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TV Preview: 'Sex' is ending; time for cuddling

Sunday, February 22, 2004

By Rob Owen, Pittsburgh Post-Gazette

HOLLYWOOD -- We don't know a lot about tonight's 45-minute "Sex and the City" series finale, but we do know this: Chris Noth will be back as Big. But whether Carrie (Sarah Jessica Parker) ends up with him, the Russian (Mikhail Baryshnikov) or no one -- which would be most true to the show -- is the $64,000 question.

"Sex and the City"

When: 9 tonight on HBO.
Starring: Sarah Jessica Parker.


Related article package:

'Sex' and the single woman

At an HBO press conference last month, even Parker was in the dark about the ending.

"Don't tell me, I don't want to know," she said as executive producer Michael Patrick King jokingly threatened to reveal the show's concluding scene to a room full of TV critics.

But he did give a general idea of the feeling he hopes tonight's finale, preceded by a one-hour retrospective at 8 p.m., will convey.

"I'd like people to think the girls -- Carrie, Samantha, Miranda and Charlotte -- are always in New York," King said. "Just when we [end the series], that doesn't mean that they're gone.

"I know as a writer that every good story needs an ending, but it doesn't need an end as much as completion, as much as you can, in phases of your life."

This much he promised: No red herrings, no cliffhangers that will leave viewers wondering.

"People can do something that we don't have to rectify next week," King said. "It's great, dangerous storytelling, in theory, because you can change things. Lives can change and you can mix it up."

But King said the show won't stray too far from the tried and true.

"Hopefully we're good enough storytellers that there will be some sort of a fireworks feeling to the stories but no radical altering of people's consciousness, so they'll always feel that if they go into a coffee shop, it might be the coffee shop where girls might be."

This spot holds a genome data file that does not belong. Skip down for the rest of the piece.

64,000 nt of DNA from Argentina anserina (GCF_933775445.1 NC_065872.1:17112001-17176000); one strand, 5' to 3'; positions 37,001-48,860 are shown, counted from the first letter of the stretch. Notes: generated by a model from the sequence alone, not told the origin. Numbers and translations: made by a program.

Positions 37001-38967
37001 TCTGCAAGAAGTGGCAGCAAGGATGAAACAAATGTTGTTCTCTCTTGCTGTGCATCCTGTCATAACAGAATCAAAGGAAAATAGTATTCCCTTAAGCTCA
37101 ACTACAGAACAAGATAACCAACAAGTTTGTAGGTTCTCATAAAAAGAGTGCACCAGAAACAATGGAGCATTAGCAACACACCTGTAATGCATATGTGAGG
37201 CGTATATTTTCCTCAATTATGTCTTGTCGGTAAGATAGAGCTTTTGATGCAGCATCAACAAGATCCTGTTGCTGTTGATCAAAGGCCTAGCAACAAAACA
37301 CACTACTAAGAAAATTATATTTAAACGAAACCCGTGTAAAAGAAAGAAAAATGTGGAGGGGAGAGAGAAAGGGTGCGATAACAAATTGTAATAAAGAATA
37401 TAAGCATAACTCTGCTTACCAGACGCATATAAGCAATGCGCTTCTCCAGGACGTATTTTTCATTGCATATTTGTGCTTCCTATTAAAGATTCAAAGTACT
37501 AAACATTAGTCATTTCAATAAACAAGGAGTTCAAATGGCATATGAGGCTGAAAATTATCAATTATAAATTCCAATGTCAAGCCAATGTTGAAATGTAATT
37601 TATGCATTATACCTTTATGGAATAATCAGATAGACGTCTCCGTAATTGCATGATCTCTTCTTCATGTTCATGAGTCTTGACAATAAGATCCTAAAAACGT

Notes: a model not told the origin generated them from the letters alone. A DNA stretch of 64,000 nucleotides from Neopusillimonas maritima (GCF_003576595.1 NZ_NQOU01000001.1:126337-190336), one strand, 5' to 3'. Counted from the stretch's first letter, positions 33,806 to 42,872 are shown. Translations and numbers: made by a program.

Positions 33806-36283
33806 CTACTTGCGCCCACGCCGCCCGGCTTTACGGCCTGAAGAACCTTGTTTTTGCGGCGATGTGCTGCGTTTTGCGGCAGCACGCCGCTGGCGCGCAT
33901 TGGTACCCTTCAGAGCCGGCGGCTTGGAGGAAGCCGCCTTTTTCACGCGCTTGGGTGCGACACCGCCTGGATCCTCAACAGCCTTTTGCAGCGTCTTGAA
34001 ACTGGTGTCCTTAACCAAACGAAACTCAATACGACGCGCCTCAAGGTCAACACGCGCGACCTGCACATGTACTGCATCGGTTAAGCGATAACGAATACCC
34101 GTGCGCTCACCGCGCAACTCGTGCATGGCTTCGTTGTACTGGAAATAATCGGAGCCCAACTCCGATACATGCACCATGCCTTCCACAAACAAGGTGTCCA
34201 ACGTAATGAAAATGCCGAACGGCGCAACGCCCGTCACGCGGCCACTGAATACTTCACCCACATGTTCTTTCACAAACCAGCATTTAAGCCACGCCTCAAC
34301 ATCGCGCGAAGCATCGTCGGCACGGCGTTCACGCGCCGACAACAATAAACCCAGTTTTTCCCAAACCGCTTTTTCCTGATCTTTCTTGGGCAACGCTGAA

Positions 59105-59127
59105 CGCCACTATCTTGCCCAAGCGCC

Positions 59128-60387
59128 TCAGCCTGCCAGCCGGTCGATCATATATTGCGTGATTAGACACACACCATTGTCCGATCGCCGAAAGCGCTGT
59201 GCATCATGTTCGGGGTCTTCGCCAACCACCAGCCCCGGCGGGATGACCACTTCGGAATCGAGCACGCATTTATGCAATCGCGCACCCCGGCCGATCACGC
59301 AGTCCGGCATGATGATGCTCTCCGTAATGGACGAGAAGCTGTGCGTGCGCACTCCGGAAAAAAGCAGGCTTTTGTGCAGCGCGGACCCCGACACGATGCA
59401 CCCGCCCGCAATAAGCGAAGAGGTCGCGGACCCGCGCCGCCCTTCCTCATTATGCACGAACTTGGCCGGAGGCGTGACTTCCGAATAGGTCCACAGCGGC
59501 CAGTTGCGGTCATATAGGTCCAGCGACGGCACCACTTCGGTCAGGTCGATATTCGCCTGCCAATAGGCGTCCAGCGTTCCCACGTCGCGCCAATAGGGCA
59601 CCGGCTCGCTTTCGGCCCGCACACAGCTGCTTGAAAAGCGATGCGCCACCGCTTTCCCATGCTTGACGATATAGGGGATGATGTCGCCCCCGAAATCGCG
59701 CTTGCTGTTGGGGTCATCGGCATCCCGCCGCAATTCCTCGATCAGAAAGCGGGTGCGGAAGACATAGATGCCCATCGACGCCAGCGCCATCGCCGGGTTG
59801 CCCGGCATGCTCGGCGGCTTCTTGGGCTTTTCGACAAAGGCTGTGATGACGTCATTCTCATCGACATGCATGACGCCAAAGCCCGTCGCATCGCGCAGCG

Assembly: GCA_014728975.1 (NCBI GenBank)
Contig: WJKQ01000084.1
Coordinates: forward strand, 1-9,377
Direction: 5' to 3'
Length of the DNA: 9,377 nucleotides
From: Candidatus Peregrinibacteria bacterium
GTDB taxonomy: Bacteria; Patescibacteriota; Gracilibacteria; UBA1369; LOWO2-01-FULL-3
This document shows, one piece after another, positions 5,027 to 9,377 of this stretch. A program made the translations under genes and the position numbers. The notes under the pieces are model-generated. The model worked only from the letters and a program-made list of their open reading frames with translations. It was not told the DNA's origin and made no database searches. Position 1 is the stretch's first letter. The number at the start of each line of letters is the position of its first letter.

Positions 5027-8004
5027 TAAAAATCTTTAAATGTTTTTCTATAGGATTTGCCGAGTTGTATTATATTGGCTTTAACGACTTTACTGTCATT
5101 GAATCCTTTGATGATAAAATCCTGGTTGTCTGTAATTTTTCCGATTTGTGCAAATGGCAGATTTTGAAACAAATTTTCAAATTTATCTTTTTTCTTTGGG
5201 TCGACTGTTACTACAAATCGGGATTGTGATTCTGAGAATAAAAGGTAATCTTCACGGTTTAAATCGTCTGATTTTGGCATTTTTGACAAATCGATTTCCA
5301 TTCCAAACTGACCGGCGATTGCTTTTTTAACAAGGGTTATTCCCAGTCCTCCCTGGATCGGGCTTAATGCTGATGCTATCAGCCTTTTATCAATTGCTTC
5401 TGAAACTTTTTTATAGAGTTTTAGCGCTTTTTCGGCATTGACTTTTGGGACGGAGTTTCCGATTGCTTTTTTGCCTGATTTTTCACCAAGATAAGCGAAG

Cable Channel Changes
Beginning on or after Tuesday, area Comcast cable systems will make the following changes: PCNC moves to Channel 35, TBS moves to Channel 23 and TV Guide moves to Channel 72.
   
 

Parker, pictured in the New York Post earlier this month crying on the set after filming a final scene, spoke of how emotional she expected to be. But even last month she maintained it was time for "Sex" to conclude.

"It's becoming very apparent to me how difficult this will be to end, just because of the enormous attachment and affection I have for those who I work for and with," Parker said. "But having said that, I still think it's the right time. ... I'm thrilled that people still feel fondly toward us, and I think perhaps we should leave now."

Not all her co-stars agree.

Kristin Davis, who plays idealistic Charlotte, said it was Parker and King who decided to end the show and not a vote among the four stars.

"I think we'd still be going on if it were," she said last month. "I really feel like we should keep going. It's really hard for me to be ending. I, intellectually, understand, but it's so hard because it's so rare that you get a situation like this and a group of people who really love to work together in this way."

Multiple endings for the series were shot, and Davis said cast members took bets as to which one would prove to be the real ending for the series. Her fondest hope: Happiness for Charlotte, who's been trying to get pregnant with no success.

"I hope there will be a solution for Charlotte that she will be happy with," Davis said.

Though the show probably will be most remembered for its depiction of modern women, including take-charge Miranda (Cynthia Nixon) and sexually uninhibited Samantha (Kim Cattrall), it has matured over the years in ways few might have anticipated in the first sometimes shocking season.

"I think it was started as a sitcom and became a comedy," King said. "These are like romantic comedy movies for me. We're on a channel where the characters can be good, bad, light, dark -- they don't have to be one thing. It could be romantic/tragic, comic/romantic. The fact that there was any evolution at all is a great compliment."

He's right. Evolution in a series and amongst its characters is what makes television series memorable. The outrageous sex scenes would have made "Sex and the City" a landmark program regardless, but the show's newfound maturity assures it will be remembered as a program viewers developed a relationship with. It was not just another one-night stand.


Post-Gazette TV editor Rob Owen can be reached at rowen@post-gazette.com or 412-263-2582. Post questions about TV to www.post-gazette.com/tv under TV Q&A.

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